In its 400-year-old survival, the growth of urban Dhaka has occurred at a faltering and leisurely pace. Older than many of world's highly advanced cities, the city has started experiencing its progress in urban communication infrastructure tentatively in the early 1960s. Starting with rides on commercially hired elephants in the 17th century, Dhaka's residents eventually switched over to 4-wheel hackney carriages (horse-drawn carriages) in the mid-19th century. One of these carriages was brought to Dhaka by an Armenian merchant in 1856. It was a revolution of sorts in the city's communication sector; but more awaited the Dhaka residents. It appeared in the form of a motor car. In 1904, Sir Khawja Salimullah, the Nawab of Dhaka, was seen at the wheel of a car, a 1902 model Dechamps Tonneau. He was driving with none in that car on a Dhaka street. That was Dhaka city's first-ever private automobile. Thus began the era of private cars in one of the two largest urban centres in Bengal, the other being the then Calcutta.
It required nearly six decades for Dhaka to have motorised public transports. By that time, wealthy people in the city began owning private cars. But their presence on the roads was quite thin, even in the 1960s. It was not until years after the independence of Bangladesh in 1971 that the Dhaka roads could be compared with those in any other large city in terms of private cars, alongside public transport. In those days, one of the remarkable features of the city's traffic movement was the motor operator's adherence to discipline and their respect for relevant laws. Moving past the traffic police or automated signals asking vehicles to stop would be deemed a sacrilegious idea back then. The trend of flouting traffic signals nowadays is found to be more frequent among the private cars than among the other habitually rashly driven vehicles.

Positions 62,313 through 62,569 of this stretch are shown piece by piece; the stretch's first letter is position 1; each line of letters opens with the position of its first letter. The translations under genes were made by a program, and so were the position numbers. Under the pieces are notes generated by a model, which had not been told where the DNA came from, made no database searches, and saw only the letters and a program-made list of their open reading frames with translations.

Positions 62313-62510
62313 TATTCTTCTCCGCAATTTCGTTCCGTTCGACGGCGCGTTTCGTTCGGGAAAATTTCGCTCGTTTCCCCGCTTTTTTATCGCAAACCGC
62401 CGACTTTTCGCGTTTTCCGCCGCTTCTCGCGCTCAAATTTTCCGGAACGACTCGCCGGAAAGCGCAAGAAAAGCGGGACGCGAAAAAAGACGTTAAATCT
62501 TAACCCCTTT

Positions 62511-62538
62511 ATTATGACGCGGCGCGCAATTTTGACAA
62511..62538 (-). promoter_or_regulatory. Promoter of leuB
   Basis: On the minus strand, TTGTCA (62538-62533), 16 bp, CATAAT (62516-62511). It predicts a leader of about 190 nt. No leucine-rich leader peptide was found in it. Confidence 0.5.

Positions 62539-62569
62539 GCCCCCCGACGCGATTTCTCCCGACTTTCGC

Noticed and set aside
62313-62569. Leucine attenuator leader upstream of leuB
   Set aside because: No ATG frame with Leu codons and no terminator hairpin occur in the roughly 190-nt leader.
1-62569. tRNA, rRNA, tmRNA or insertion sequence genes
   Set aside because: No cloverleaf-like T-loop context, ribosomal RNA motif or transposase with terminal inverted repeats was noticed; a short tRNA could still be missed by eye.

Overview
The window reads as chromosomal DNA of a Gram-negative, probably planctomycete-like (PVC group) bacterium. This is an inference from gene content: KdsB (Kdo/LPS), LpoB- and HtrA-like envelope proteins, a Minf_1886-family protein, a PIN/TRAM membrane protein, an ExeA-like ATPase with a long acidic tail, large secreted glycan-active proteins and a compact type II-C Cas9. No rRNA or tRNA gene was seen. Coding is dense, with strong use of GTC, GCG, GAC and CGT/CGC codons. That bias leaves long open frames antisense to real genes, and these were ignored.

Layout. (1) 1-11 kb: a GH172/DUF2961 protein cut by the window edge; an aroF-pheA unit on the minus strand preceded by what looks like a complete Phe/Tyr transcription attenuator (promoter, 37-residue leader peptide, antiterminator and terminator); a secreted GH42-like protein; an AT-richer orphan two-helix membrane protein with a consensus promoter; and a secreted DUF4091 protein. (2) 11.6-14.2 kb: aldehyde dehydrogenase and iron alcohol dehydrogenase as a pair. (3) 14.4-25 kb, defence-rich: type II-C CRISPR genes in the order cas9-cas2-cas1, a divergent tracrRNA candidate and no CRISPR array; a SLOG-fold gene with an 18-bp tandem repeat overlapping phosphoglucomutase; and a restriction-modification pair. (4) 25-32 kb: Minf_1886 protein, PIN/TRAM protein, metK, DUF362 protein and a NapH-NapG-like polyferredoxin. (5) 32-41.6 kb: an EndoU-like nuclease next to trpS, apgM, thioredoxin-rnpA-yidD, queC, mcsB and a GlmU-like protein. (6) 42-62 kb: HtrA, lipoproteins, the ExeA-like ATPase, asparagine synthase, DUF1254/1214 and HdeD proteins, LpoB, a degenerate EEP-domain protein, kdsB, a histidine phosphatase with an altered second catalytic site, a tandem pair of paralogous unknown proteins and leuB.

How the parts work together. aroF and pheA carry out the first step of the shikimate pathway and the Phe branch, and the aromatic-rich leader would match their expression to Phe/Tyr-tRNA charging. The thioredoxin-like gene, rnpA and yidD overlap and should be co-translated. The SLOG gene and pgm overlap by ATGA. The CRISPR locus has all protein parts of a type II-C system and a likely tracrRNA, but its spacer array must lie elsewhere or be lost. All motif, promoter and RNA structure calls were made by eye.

A couple of decades ago, it was the rickshaws which were chiefly singled out for creating Dhaka's traffic congestions, as well as road mishaps. Later the finger was pointed at the law-flouting buses and minibuses, which at one time began ruling the roost in the city's streets. Few have noticed that in the meantime, the fast increasing number of private cars have also picked the trend. Since these passenger carrying small private automobiles are normally owned and operated by relatively educated and sober people, they had negligible role in the occurrence of accidents. But their formidably increasing presence in the stiflingly filled roads has for some time been causing hindrances to smooth traffic movement in Dhaka. According to the road-use experts, due to the network of narrow and choked roads in the capital the private cars cannot offer much relief to their owners. Cars face difficulty moving in the roads as they should have. At the same time, the general commuters' preference for public transports at times makes the presence of countless cars devoid of any logic. Overdependence on cars invites problems and different types of complications, especially those linked to the physical wellbeing of their passengers.
In view of these realities, the World Car Free Day was observed in the capital on September 22. The special day highlighted ways to reduce the dependence on cars for easing traffic gridlocks. The theme of the day's observance this year centres round encouraging cycling and walking. It proposes keeping provisions for special lanes for bicycle riders in the future planning of road construction. Using bicycles bear two fruits prominently: they occupy little space, and do not pollute the environment. Thanks to the physical efforts required for riding a bicycle, its regular use keep younger people physically fit. At the same time, in order to enable the energetic people to walk peacefully, the construction of standard footpaths also warrants equal focus. Against this backdrop, the theme of this year's Car Free Day --- 'Safe walking and cycling' appears to be quite appropriate.